The results show that switch dependence is indirectly related to information sharing and process coordination through goodwill trust, while goal dependence has direct links with both integrative behaviors. The authors also found that only goodwill trust mediates the relationship between dependence and integrative behaviors, while ability trust does not mediate any relationships. Finally, the analysis validated the direct link between process coordination and financial performance, but did not find a significant link between information sharing and financial performance.

Originality/value

Different from most previous studies on similar topics, this study examines the impacts of different types of dependence and trust on different 3PL integration dimensions. As a result, the findings are more specific and have direct relevance to effective 3PL relationship management in China.

Details

International Journal of Physical Distribution & Logistics Management, vol. 47 no. 9
Type: Research Article
ISSN: 0960-0035

Keywords

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Article
Publication date: 2 May 2008

Lenis Lai‐Wan Cheung

China is a fast‐growing economy, and many multinational companies (MNCs) have found their ways to infiltrate that market. The competition among the MNCs has generated…

Abstract

Purpose

China is a fast‐growing economy, and many multinational companies (MNCs) have found their ways to infiltrate that market. The competition among the MNCs has generated human resource management (HRM) problems. When formulating approaches in dealing with these problems, the expatriate management of the MNCs often “speak for” their local employees, as if the latter has no voice of its own. It is suspected that MNCs know partly what their local employees value. With such limited understanding, the former may be ineffective in managing their local staff. The purpose of this paper is to report a study that explores the HRM problems from local employees' perspectives. To understand Chinese employees, the conceptual lens, stemmed from Chinese philosophical traditions instead of that derived from western experience, is used.

Design/methodology/approach

Data were collected through semi‐structured interviews with Chinese employees working in MNCs.

Findings

The findings suggest that “asymmetrical understanding” exists between expatriate managers and their Chinese employees, and that the former may know much less about the latter than it is normally assumed.

Research limitations/implications

The findings, illustrated through interviews, have shed light on how MNCs could manage their Chinese employees, and how a meaningful dialogue could take place: understanding the other (Chinese employees) on their own intellectual ground to overcome “asymmetrical understanding”.

Originality/value

By allowing the voice of the other to come forth rather than to keep it in the background as, at best, a whisper, the study helps create a platform for a meaningful cross‐cultural dialogue between voices from the west and the other.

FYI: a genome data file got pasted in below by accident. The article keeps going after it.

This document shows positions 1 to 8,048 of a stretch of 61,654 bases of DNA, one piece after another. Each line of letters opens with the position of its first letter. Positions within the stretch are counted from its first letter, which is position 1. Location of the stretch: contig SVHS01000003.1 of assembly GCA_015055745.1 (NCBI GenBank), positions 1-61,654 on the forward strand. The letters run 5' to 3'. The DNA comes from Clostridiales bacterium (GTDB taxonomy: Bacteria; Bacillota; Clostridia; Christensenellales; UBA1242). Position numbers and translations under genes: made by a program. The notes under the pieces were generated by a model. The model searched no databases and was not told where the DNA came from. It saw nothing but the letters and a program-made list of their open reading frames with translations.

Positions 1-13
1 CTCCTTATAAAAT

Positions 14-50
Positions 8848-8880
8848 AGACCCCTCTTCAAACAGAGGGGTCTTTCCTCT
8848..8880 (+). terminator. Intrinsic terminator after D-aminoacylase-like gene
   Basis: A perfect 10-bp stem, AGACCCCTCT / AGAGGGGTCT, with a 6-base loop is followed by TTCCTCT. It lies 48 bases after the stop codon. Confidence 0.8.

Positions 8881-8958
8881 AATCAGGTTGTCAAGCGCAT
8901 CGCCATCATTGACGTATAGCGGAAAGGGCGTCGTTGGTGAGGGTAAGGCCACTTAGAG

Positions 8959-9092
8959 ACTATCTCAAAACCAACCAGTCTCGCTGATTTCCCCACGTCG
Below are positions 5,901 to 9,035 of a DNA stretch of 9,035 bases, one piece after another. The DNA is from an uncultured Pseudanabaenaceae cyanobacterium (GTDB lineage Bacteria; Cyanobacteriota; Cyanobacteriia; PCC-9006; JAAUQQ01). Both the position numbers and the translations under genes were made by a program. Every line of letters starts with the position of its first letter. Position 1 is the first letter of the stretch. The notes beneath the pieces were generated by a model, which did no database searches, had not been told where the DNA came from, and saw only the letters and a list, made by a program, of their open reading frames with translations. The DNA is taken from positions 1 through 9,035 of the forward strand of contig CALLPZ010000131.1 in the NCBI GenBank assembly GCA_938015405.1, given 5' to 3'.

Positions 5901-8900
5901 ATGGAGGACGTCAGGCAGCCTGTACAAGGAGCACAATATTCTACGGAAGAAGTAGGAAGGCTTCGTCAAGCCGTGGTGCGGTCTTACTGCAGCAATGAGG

Details

Critical perspectives on international business, vol. 4 no. 2/3
Type: Research Article
ISSN: 1742-2043

Keywords

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Book part
Publication date: 11 June 2021

Yi Bu, Park Thaichon and Joy Parkinson

This chapter is a descriptive study of digital marketing to stimulate electronic word-of-mouth (e-WOM) through the social impact of content creation. This chapter firstly…

Abstract

This chapter is a descriptive study of digital marketing to stimulate electronic word-of-mouth (e-WOM) through the social impact of content creation. This chapter firstly introduces the background, concept, and development of e-WOM. Secondly, discuss the relationship between digital marketing and e-WOM. Finally, make recommendations for the business. In the discussion of the relationship between digital marketing and e-WOM, this chapter expounds the social impact of content-generating, one of the essential means in digital marketing. It discusses the relationship between social impact and e-WOM. This chapter can provide references and the basis for exploring the relationship between digital marketing and e-WOM.

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Article
Publication date: 2 May 2008

Qi Xu

Recognising interest in the nascent “rise of China”, the purpose of this paper is to engage with the normative social science approach to comparative management, positing…

Abstract

Purpose

Recognising interest in the nascent “rise of China”, the purpose of this paper is to engage with the normative social science approach to comparative management, positing that it is inadequate for an enlightened view of the Chinese subject.

Design/methodology/approach

This paper presents a critical appraisal of extant literature, specifically Redding's The Spirit of Chinese Capitalism, by drawing resources from Fabian's epistemological critique of anthropology and Levinas' ethics to replace ontology as first philosophy, and by reference to historical studies on China's economic culture and its language.